The Achilles tendon is the largest tendon in the body. It connects your calf muscle to the heel bone. Try pointing your toes. As you do this, notice your calf muscle contracting. Notice this tough band right above your heel bone. That’s the Achilles tendon.
Activities or injuries that produce a sudden tug to your tendon as well as overuse and demanding a lot of the tendon can cause this condition. Athletes and some people with hobbies that require running, jogging, and jumping. This is also linked to a bone spur (extra bone growth) appearing from where the tendon is attached to the heel bone. This extra bone may put pressure on the tendon which then may cause pain.
- Pain and swelling of the tendon that worsen with activity.
- Pain and stiffness of the tendon after waking up in the morning or after keeping the ankle in one position for a long time such as when traveling by plane, or while at your desk.
After informing your doctor of your level of activity, job-related activities, any injury that might have caused this, he then would need to inspect the affected area for any redness and swelling. Gentle palpation and/or squeezing the area may cause jolting pain. Thickening of the tendon can also be observed. Active and passive ranges of motion may be limited due to pain.
- X-rays may be done to determine any bone involvement. Bone spurs, if any, can be identified as well.
- Ultrasound and Magnetic Resonance Imaging (MRI) may be done to visualize soft tissues that are not visible through the x-ray. This can also determine the amount of inflammation.
- To avoid pain, one must need to stop or decrease the activity that causes pain.
- Ice has anti-inflammatory effects. Apply ice a few times in a day to lessen pain and swelling.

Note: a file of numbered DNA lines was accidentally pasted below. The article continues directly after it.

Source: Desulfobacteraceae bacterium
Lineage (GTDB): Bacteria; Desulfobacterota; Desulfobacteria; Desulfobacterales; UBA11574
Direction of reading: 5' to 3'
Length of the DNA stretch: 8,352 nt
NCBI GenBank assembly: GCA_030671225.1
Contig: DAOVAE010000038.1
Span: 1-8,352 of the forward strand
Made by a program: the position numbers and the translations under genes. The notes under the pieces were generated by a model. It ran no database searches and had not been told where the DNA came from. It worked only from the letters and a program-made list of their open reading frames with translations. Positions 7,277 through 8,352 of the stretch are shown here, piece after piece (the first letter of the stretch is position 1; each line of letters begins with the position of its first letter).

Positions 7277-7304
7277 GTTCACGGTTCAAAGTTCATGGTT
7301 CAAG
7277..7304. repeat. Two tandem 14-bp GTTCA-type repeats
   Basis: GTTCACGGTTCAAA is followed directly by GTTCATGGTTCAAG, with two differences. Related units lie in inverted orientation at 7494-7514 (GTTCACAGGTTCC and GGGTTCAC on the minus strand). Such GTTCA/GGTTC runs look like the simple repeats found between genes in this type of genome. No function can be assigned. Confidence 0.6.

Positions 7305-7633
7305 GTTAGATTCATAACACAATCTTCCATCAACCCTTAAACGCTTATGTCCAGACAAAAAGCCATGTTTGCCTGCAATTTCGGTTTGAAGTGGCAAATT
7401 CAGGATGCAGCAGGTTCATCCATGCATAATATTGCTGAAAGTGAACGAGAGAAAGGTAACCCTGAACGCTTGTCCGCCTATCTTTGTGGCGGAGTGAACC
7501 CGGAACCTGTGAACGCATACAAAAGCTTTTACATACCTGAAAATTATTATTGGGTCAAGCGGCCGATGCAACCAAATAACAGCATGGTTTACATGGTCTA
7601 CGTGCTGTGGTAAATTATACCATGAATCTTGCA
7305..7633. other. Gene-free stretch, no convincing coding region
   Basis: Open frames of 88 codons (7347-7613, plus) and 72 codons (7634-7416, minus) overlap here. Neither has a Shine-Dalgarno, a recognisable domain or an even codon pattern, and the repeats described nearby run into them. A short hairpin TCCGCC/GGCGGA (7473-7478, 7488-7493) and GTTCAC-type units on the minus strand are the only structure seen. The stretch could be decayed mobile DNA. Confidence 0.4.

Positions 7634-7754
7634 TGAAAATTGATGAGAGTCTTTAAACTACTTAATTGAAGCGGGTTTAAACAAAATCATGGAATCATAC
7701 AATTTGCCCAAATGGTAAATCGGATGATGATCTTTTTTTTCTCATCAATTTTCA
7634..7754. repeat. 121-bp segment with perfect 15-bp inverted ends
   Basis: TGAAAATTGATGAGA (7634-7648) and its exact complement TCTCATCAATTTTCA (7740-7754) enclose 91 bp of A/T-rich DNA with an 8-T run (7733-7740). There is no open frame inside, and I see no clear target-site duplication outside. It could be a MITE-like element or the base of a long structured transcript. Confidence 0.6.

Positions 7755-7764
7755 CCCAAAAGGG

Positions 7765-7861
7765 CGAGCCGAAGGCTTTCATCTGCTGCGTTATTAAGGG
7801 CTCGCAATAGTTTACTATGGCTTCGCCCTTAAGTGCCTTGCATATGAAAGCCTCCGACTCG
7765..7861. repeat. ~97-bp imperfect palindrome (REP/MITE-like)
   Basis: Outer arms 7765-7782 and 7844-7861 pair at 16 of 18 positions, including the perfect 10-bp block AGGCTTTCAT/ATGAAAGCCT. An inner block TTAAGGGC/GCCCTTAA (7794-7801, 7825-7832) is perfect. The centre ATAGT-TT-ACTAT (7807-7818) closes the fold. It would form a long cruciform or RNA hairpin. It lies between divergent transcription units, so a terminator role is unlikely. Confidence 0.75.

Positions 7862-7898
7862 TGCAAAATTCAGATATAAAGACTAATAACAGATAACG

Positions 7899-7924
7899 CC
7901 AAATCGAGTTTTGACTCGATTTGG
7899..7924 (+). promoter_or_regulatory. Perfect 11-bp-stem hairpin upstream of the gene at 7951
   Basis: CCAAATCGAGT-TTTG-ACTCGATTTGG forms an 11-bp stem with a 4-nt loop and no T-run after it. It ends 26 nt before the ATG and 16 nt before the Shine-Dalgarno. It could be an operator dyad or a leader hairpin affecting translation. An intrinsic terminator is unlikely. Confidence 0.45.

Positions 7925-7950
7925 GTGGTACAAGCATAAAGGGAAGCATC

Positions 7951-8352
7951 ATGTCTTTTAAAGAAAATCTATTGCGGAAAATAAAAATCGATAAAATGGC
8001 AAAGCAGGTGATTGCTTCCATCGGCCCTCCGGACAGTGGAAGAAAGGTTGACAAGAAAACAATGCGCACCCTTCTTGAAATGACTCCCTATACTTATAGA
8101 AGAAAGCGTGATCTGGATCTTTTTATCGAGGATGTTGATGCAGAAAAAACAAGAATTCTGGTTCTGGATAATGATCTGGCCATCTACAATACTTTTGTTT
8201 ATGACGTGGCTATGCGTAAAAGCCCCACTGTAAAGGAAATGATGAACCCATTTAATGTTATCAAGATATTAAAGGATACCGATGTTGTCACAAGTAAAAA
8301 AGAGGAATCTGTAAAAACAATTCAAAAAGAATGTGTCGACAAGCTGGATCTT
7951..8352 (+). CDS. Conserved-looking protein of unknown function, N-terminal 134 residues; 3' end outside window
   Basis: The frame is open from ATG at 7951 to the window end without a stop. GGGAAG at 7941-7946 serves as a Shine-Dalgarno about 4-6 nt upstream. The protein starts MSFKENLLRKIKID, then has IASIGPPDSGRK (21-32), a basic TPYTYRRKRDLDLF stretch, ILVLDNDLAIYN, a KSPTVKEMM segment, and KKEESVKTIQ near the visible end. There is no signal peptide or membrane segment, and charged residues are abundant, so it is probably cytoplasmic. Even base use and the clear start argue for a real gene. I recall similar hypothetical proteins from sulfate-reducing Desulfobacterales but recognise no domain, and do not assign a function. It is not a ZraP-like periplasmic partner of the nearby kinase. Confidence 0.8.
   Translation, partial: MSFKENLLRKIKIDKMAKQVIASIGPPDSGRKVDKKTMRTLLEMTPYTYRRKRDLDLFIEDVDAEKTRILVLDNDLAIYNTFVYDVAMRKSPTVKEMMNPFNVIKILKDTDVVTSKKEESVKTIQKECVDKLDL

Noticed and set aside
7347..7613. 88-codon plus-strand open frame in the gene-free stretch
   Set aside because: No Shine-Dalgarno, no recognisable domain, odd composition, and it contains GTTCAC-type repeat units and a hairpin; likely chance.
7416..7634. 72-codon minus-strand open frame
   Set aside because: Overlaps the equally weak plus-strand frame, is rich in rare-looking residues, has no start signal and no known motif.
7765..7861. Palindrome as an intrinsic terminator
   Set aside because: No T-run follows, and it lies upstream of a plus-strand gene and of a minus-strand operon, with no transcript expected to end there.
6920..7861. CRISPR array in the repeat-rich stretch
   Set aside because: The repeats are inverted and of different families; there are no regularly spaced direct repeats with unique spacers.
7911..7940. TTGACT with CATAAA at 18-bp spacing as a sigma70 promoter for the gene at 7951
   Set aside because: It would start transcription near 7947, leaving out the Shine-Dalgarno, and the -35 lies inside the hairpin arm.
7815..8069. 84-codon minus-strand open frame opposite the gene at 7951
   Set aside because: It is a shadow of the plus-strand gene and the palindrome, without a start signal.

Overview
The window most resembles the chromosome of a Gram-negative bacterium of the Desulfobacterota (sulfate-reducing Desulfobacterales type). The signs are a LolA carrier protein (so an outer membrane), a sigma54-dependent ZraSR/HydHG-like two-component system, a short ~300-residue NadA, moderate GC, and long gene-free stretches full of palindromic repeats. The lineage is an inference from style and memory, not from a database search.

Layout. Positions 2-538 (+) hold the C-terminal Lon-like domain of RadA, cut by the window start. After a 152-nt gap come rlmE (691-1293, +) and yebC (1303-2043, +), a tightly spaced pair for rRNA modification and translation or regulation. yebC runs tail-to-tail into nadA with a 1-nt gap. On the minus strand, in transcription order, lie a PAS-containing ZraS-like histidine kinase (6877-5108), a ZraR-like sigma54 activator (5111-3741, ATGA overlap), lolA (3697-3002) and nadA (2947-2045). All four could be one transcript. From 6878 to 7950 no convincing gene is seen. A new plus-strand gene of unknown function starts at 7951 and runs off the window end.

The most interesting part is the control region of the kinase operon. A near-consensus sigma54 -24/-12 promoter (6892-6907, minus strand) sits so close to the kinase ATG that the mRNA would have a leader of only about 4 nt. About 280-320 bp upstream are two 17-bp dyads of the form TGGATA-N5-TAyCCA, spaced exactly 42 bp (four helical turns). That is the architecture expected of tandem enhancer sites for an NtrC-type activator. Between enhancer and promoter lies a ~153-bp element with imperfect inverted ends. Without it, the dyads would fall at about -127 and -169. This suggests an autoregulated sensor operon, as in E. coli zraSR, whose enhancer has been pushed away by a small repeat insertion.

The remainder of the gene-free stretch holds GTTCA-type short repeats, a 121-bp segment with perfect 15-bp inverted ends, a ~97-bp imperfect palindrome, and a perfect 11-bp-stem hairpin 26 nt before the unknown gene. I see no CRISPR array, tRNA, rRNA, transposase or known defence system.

- Calf stretches – exercises that bend the ankle or raising the foot – stretches the calf muscle.
- Nonsteroidal anti-inflammatories – your doctor may prescribe these depending on your individual need.
- Physical Therapy – very effective for this condition. Your physiotherapist will teach you exercises and will make sure you are doing the exercises right. He/she will monitor your progress and will help you plan your treatment program.
- Percutaneous Electrolysis Therapy – the best choice for most people, especially athletes, suffering from long term Achilles tendinopathy.
- Surgery – Lastly, if all other pain management is unhelpful because of recurrent pain or if a tendon tear is evident and cannot be managed by just conservative treatments, surgery is recommended.
- Increase your activity level gradually. If you're just beginning an exercise regimen, start slowly and gradually increase the duration and intensity of the training.
- Take it easy. Avoid activities that place excessive stress on your tendons, such as hill running. If you participate in a strenuous activity, warm up first by exercising at a slower pace. If you notice pain during a particular exercise, stop and rest.
- Choose your shoes carefully. The shoes you wear while exercising should provide adequate cushioning for your heel and should have a firm arch support to help reduce the tension in the Achilles tendon. Replace your worn-out shoes. If your shoes are in good condition but don't support your feet, try arch supports in both shoes.
- Stretch daily. Take the time to stretch your calf muscles and Achilles tendon in the morning, before exercise and after exercise to maintain flexibility. This is especially important to avoid a recurrence of Achilles tendinitis.
- Strengthen your calf muscles. Strong calf muscles enable the calf and Achilles tendon to better handle the stresses they encounter with activity and exercise.
- Cross-train. Alternate high-impact activities, such as running and jumping, with low-impact activities, such as cycling and swimming.